Another reason ICD's dayrate and margin progression is outpacing the market is we are doing a better job compared to the past of pricing around the edges for value-added features of our rigs. For example, we're getting up charges when our biofuel system is utilized for our rigs. That wasn't common in the past.
Another great example is drill pipe. Over the last several months, we've reevaluated our drill pipe inventory. We still have quite a few idle strings. And earlier this year, we identified opportunities to modify the pipes' characteristics, effectively converting standard API 5-inch drill strings to high-performance pipe that we are then able to charge our customers. By year-end, we will have converted 4 strings and our payback on these investments resulting from our upcharges is measured in quarters, not years.
And there is one final item I want to focus some more on while explaining the improvements at ICD as we enter this upcycle. All of our rigs are super-spec rigs. But when you peel the onion back on fleet composition, I want to point out again that over 60% of our marketed fleet is comprised of 300 Series rigs. It's hard to get precise industry data on this, but we believe that ICD's percentage composition of rigs meeting 300 Series specifications is best-in-class when compared to our competitors' super-spec fleet configurations.
We've been intentionally patient about how we market and reactivate these rigs, not just reactivating them for the sake of reactivating them, but making sure we place these rigs with customers who need their performance capabilities. Today, demand for 300 Series rigs is increasing as our customers continue to focus on longer laterals and improved hydraulics that result from using 3 mud pumps simultaneously in conjunction with a high torque drill string.
As E&P consolidation continues and they are able to increase the continuity of their acreage and are no longer artificially constrained by lease lines, we expect their need for 300 Series type rigs, to execute those types of drilling programs, to increase. For ICD, 6 of the next 7 rigs that we will reactivate will be 300 Series rigs, which we believe will drive further revenue and margin per day improvement next year and beyond, benefiting all of our stakeholders.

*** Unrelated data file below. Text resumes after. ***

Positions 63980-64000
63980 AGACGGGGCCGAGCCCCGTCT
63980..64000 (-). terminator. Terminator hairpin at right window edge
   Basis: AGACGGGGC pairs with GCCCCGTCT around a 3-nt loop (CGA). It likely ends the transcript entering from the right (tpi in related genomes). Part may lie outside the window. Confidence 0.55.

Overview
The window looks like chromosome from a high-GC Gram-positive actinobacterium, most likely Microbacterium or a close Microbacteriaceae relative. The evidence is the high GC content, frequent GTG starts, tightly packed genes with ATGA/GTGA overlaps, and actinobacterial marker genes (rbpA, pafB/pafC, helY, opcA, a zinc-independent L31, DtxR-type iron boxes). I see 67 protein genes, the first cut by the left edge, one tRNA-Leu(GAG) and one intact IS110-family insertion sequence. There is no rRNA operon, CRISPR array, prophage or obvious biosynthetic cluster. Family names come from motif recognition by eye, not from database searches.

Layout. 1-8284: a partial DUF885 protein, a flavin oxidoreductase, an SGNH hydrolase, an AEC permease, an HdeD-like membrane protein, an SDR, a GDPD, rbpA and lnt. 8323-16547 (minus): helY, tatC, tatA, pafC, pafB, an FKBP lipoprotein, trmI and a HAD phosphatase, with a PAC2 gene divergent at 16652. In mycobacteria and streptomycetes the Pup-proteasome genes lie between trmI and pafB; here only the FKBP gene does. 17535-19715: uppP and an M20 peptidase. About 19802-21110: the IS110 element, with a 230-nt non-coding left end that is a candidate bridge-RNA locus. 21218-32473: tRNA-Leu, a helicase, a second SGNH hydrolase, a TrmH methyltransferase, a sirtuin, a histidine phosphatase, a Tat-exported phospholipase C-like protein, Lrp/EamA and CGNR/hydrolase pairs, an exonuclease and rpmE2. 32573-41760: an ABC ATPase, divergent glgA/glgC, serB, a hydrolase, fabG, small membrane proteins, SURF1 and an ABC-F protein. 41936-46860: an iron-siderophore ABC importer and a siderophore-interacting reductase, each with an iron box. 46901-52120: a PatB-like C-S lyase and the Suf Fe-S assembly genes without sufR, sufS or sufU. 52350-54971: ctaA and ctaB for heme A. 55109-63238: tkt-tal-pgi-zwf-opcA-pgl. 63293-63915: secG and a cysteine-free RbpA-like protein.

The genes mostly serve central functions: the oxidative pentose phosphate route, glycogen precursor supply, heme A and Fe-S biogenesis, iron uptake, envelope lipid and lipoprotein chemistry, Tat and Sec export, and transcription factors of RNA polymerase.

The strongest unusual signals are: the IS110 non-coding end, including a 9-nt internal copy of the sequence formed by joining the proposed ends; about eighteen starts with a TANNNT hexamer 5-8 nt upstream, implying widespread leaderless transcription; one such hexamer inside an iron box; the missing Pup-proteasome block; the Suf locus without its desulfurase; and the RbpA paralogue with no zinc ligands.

So as we enter 2022, what does all this mean for ICD strategically? Obviously, we are very constructive about the market and continued revenue and margin per day improvement, driven by dwindling availability of super-spec rigs as well as what we believe are very attractive oil and natural gas supply-demand fundamentals and a DUC inventory in our core markets that has essentially been wiped out.
Again, we expect ICD will be operating 17 rigs by year-end, 7 of which will be 300 Series rigs, with our entire fleet generating much higher revenue per day than reported third quarter levels. This includes a rig reactivated in October, and another one scheduled to go on contract around year-end.
Further rig reactivations in 2022 is something that we're focused on and evaluating because demand is definitely there. However, all-in rig reactivation costs are increasing for ICD and our industry, and we estimate total cost incurred to reactivate a rig is going to be between $2 million and $2.5 million. This includes not just what will flow through the P&L, but CapEx associated with inspections and overhauls required as we reach deeper into our idle rig fleet. At current dayrates, the investments and reactivations easily pay back in less than a year. However, reactivation costs will put additional pressure on working capital and liquidity that we must manage and protect.
Potential labor shortages as we compete with other industries for talent also will likely continue to be a headwind on how fast ICD and our industry can reactivate rigs. Again, from a cost perspective, we can pass higher labor cost on to our customers. We're also watching our supply chain carefully and we have brought forward investments in certain items to manage where we see risks potentially materializing and to reduce lead times on further rig reactivations. This primarily relates to the drill pipe I mentioned and some discrete capital equipment items. This did impact the pace of CapEx during the third quarter and our CapEx outlook for the remainder of the year.